Sony Xperia Z5 Compact – Camera
The most impressive feature by far on the Z5 Compact is the camera. It’s simply one of the best I’ve used for image quality in all conditions. Like most smartphone cameras, it has its quirks and it’s not perfect, but it definitely makes up from some of the indifferent Sony phone cameras in the past.
It’s the same setup as the Z5. The main camera is a 23-megapixel 1/2.3-inch sensor with an LED flash tucked into the top right-hand corner of the phone’s rear. That’s accompanied by a hybrid autofocus, and a sizeable f/2.0 aperture, 24mm wide-angle lens. Up front is a 5-megapixel camera, positioned at the top of the phone, and it actually does a surprisingly good job of taking selfies in well-lit environments.
When it comes to shooting video, you can opt for a maximum 4K resolution at up to 30fps or Full HD at 30 or 60fps in 16:9. The front-facing camera manages a maximum Full HD at 30fps as well. As we’ve seen before, though, shooting in 4K is restricted – as you’ll soon find out via the pop-up, which reveals recording in the higher resolution format will cause the phone to get hot. And it does.
The camera app hasn’t changed drastically from last year, which means it’s still filled to the brim with features.
One thing that isn’t immediately obvious is that Sony has set the Z5 Compact to shoot in the lower 8-megapixel resolution as default. The reason for this is that shooting at this resolution provides more reliable images for colour accuracy and dynamic range, for instance.
However, you’ll miss out on the added detail that comes with taking images in the 23-megapixel mode. To change this, jump into manual mode, where you can shoot the higher resolution images in 4:3 ratio.
Alongside manual mode, you also get Superior Auto – one of the best panorama modes out there – plus Sony’s more gimmicky features such as AR Mask and Effect. There’s plenty here for more regular shots and those that are more playful.
When taking a photo, note that – whether you’re using the dedicated camera button or using the onscreen shutter – a few seconds before the image is taken, the scene looks extremely out of focus. Once you press the shutter, it sharpens up. However, the delay gives you the impression that you’re going to take terrible, blurry photo. It’s clearly down down to some odd software niggles that, although don’t appear to impact image quality, do make make for a slightly bizarre shooting experience.
I decided to see how an 8-megapixel, 20-megapixel and a 23-megapixel image compares using the Superior Auto mode. As you can see below, there doesn’t appear to be a dramatic difference in image quality. Detail, sharpness and colour accuracy look consistent throughout. So don’t be fooled by the “more megapixels means better images” argument.
8-megapixel sample in Superior Auto mode
20-megapixel sample in Superior Auto mode
23-megapixel sample in Superior Auto mode
It’s possible to achieve some rewarding results outdoors, in good light. Images display plenty of detail and vibrancy, plus colours are generally accurate if at times a little oversaturated. There’s some sharpening to compensate for some of the weaker elements of the image, but it doesn’t seem to be excessively applied. Sony has clearly put its software to work to give you the best results – and for much of the time, it pays off.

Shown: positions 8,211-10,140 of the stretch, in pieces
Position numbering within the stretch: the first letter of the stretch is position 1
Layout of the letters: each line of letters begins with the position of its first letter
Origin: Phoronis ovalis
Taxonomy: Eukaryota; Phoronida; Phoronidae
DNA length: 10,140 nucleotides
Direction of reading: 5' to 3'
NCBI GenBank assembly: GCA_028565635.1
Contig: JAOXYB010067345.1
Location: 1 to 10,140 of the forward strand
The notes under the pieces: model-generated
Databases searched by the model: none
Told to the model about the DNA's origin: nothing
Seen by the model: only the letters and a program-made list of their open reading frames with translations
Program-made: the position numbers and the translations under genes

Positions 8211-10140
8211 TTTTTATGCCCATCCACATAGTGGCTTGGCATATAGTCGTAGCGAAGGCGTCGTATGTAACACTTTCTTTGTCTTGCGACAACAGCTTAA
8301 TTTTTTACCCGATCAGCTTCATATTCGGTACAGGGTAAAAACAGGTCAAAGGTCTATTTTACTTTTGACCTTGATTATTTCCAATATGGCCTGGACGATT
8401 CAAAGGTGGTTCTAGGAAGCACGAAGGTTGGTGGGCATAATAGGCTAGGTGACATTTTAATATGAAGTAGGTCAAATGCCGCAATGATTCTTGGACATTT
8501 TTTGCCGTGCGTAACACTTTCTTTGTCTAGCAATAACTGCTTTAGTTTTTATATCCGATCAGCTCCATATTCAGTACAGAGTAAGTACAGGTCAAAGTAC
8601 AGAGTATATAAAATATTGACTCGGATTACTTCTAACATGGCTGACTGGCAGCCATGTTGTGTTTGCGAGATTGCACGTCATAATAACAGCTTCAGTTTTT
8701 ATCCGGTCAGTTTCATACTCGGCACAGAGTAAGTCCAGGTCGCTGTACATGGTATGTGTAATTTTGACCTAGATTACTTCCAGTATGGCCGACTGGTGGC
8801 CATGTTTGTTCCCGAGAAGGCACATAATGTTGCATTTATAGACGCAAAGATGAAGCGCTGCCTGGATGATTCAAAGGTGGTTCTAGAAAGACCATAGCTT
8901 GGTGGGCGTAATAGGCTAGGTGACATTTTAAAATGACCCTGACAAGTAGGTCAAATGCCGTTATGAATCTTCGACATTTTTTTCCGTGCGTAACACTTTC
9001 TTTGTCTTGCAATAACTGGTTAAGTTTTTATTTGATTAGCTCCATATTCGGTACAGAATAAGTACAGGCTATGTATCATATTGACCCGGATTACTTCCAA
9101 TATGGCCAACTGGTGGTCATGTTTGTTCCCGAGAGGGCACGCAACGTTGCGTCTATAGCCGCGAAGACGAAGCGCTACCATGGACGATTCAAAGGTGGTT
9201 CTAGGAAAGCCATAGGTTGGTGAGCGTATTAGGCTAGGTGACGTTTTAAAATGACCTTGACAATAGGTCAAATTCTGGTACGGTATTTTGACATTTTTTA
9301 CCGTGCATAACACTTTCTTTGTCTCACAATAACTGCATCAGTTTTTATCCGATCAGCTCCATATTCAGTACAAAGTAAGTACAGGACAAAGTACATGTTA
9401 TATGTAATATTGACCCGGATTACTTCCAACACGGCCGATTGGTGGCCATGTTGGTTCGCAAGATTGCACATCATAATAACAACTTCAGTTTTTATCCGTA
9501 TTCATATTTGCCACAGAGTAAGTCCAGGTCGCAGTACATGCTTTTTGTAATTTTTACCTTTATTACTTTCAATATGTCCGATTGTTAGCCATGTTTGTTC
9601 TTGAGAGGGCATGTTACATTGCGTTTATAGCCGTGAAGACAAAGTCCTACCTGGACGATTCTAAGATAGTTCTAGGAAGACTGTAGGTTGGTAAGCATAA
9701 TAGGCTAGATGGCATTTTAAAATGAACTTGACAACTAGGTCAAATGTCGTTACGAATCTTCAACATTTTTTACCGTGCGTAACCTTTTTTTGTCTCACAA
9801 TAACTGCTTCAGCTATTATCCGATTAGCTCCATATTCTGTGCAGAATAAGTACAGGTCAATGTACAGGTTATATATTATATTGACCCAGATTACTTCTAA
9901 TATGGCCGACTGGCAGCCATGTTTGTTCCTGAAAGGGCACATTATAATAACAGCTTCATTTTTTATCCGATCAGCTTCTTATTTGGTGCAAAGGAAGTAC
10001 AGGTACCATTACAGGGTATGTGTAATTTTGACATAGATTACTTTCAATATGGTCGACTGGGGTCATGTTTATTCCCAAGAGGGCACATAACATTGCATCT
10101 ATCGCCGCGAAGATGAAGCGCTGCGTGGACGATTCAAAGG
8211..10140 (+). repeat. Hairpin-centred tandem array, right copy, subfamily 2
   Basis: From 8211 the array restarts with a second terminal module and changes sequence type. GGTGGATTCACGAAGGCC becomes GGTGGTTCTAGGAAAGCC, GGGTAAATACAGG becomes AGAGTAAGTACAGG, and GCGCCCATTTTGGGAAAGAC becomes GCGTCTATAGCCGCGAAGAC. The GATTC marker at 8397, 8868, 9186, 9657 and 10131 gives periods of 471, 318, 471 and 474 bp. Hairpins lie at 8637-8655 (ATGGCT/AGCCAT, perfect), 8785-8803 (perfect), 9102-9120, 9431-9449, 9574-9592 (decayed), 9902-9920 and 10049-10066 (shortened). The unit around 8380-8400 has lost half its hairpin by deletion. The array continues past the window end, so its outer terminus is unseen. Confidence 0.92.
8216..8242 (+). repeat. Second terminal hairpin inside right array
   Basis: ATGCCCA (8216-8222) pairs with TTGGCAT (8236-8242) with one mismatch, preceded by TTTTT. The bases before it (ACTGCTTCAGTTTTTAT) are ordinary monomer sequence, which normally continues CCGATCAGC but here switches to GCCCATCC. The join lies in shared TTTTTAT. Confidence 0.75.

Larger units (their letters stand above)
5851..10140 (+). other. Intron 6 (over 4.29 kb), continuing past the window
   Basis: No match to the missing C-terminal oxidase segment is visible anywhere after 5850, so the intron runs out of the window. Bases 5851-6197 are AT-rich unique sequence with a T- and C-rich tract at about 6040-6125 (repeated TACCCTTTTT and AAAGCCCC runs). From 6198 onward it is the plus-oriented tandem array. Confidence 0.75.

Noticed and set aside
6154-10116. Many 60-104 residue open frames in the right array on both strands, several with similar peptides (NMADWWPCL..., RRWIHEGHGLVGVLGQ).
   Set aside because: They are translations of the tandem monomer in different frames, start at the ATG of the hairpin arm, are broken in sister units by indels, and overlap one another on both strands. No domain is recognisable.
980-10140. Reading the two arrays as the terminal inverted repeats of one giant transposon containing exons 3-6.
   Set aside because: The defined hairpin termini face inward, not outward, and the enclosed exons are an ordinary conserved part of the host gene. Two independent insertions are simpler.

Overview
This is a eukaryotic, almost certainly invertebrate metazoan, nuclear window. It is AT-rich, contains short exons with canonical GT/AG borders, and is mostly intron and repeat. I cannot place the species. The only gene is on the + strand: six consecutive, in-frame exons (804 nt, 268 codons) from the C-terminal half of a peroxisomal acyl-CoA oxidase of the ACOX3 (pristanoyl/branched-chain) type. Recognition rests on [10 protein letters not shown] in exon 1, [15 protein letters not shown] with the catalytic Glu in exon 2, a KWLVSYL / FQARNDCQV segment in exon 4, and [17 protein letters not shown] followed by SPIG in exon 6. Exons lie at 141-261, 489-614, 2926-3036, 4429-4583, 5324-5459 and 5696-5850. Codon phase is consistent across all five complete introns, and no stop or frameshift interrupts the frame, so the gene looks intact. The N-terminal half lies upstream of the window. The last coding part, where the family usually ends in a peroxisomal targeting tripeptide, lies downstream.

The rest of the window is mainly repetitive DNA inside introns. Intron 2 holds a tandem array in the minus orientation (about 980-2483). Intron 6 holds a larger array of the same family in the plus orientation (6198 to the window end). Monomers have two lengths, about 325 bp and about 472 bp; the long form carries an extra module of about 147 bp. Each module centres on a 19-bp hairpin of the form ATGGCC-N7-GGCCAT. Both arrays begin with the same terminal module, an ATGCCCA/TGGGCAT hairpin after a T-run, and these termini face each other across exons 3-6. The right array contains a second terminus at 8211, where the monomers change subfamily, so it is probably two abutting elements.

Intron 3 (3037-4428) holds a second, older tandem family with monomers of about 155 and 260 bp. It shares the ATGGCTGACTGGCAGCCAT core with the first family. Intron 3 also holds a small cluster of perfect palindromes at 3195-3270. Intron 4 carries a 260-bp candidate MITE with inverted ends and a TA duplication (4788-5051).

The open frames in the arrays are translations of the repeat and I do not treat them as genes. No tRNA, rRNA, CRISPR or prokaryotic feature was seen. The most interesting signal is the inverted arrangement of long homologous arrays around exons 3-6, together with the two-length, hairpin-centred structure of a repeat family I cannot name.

Up close for those macro-style images, too, it’s possible to capture some really impressive shots. Here you can pick out the sprinkling of salt on the sweet potato fries and the camera also manages to capture the more natural tones in the hand.
Indoors, results are mixed. As you can see with the AR Mask image sample below, noise is more noticeable and the image lacks those same punchy colours present in some of the other samples.
Unfortunately, Sony doesn’t include optical image stabilization for low-light shooting. It only offers its SteadyShot Intelligent Active Mode stabilisation for when you’re shooting video. However, this doesn’t equate to poor-quality pics in scant lighting. The image below was taken indoors and shows that the Z5 Compact is capable of capturing surprisingly detailed, well balanced images.
A useful tool that you have at your disposal is High Sensitivity mode, which is available only if shooting 8-megapixel resolution images. The maximum ISO sensitivity on a smartphone is 12800, which means the camera sensor attempts to capture more light from each pixel, therefore reducing image noise.
Below you can see how images with and without the ISO sensitivity cranked up compare. There’s a noticeable upsurge in brightness without having a detrimental effect on image sharpness.
Sony’s HDR mode isn’t as impressive as the HDR mode on Samsung or Apple’s cameras. However, it does have the ability to create more evenly lit scenes, addressing those gloomy elements without looking too over processed.
8-megapixel sample with High ISO sensitivity mode turned off
8-megapixel sample with High ISO sensitivity mode on
As I’ve mentioned, the Z5 Compact shoots 4K video at 30 frames per second. In comparison, this is exactly the same as what you can manage with the iPhone 6S Plus and the Samsung Galaxy S6. Shooting in Full HD 1080p does give you more modes and settings with which to tinker, but if you have to shoot in 4K you can expect great judder-free results.
Just remember that the Z5 Compact can become a little hot after 10 or so minutes of filming.
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We test every mobile phone we review thoroughly. We use industry standard tests to compare features properly and we use the phone as our main device over the review period. We’ll always tell you what we find and we never, ever, accept money to review a product.